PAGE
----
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on August 14, 2009
Shipping and processing was great! The cd is in good condition and I love it! This is by far one of my favorite Daedelus albums!
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on June 28, 2006
This is by far Daedelus' best work and best mixed album. Its a return to the depth and more instrumental approach of "Of Snodonia" but with a new direction. This is a deep listening magical experience and some people will scratch their heads at this album at first listen but give it a chance and it will grow on you- (which is why this CD is having a hard time exiting my player). I believe a great body of work like this will definitely stand the test of time and Daedelus should be extremely proud of his endeavor.
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on April 6, 2009
this album have f**k up sound i feel like this guy on the top on these album
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on June 22, 2006
I first discovered Daedelus about a year and a half ago, browsing a bookstore. I think I heard the first track, was intrigued, purchased, and have been a fan since. I've gone on to get his other works which are as equally interesting as the one which sparked my curiosity ("Exquisite Corpse"). This brings us to his latest, DDDD.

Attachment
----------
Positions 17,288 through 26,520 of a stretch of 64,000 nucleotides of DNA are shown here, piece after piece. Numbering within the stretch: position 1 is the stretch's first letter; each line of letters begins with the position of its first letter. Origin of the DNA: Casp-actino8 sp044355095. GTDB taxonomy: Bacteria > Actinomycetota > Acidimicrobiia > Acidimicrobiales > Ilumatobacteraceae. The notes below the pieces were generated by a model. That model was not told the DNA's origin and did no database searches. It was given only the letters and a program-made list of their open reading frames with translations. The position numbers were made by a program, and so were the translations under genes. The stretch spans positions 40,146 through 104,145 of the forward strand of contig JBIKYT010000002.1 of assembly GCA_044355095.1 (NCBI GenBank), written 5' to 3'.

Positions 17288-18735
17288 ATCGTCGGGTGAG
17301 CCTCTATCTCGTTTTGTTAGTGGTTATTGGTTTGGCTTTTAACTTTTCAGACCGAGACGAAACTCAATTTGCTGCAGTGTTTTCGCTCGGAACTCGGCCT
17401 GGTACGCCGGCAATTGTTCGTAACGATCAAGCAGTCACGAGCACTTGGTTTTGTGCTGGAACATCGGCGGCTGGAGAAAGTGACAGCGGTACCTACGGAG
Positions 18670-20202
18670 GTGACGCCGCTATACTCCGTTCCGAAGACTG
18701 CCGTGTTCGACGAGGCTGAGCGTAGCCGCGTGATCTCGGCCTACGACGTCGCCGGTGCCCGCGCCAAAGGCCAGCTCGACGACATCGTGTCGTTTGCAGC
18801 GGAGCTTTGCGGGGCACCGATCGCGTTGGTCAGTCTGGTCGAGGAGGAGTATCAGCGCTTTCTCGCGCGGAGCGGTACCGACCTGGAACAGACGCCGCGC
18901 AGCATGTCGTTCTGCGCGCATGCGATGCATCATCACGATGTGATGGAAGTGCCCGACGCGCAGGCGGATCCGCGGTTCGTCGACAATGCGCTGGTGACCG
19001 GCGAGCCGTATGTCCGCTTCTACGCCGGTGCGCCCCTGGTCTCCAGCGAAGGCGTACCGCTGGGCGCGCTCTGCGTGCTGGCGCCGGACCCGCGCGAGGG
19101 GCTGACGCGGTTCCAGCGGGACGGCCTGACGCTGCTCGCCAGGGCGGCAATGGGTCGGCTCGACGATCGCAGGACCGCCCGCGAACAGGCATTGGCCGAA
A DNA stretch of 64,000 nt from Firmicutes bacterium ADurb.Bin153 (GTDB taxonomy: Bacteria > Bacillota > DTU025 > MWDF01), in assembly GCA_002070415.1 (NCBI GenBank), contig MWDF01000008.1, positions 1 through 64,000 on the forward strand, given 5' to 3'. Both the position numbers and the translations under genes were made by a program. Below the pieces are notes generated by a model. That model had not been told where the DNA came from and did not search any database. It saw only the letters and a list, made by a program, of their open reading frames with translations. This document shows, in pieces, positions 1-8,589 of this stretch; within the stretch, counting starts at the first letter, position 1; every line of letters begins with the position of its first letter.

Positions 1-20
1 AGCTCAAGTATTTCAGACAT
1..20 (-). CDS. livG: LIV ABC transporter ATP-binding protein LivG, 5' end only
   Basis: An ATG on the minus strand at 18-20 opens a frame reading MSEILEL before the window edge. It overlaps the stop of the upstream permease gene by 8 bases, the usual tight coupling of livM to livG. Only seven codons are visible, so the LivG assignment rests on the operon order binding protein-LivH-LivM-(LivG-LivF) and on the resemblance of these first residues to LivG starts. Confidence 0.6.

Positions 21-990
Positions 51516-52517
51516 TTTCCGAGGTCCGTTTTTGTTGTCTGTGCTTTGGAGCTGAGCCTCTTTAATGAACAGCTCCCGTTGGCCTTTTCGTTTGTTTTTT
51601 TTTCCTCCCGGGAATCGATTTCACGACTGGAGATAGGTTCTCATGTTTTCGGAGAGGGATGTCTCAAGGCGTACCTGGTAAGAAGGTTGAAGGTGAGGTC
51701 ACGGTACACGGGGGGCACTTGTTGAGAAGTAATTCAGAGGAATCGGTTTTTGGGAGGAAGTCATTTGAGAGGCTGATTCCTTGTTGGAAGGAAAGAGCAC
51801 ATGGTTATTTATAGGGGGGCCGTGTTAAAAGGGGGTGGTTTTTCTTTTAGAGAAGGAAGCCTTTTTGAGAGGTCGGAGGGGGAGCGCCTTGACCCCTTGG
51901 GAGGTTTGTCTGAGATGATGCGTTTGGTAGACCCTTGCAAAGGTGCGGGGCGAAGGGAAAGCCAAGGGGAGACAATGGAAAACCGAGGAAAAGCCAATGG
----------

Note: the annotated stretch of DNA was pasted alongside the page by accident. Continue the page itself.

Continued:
It's a good album with a sound I'd describe as bossa-nova meets Prefuse73 meets Daedelus. His trademark ditties are all here, of course, but this album is more "Invention" and less "Of Snowdonia" or "EC." This album, in terms of mood and pace, is more upbeat, one song quickly easing into the next, and in terms of sound quality, it's superb. However, the tone of this latest, while nice, reminds me of how certain artists (Goldfrapp for example) started to go in one, darker direction, and then decided to play to the lighter sides of their "new sound." I guess with the war three years on, Daedelus is going the lighter route, however, this is not exactly a plus. I guess it depends on what you want. As well, I found the previous albums songs worked well as a whole as well as individually; this album, while well as a whole, doesn't hold up as well piece by piece. Anyway, for the Daedelus fans, check it out: all others, maybe you should start with a different album.
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on November 19, 2013
DENIES THE DAY'S DEMISE sees Daedelus refining his sampled soundscapes, from the swelling strings of "At My Heels" to the more folksy "Sundown," both of which share a crazed percussive backing. "Bahia" takes a Brazilian detour, and "Like Clockwork Springs" has fun with its lo-fi melodics. "Nouveau Nova" introduces more acidic electronics to contrast the semi-classical brass. Indeed, Daedelus loves to mix the two as Lawrence Welk-like tunes wander in the chaos of "Dreamt Of Drowning." A delicacy climbs into the fuzz of "Sunrise," and "Viva Vida" caps the album on a note of sweetness, and the day continues unabated.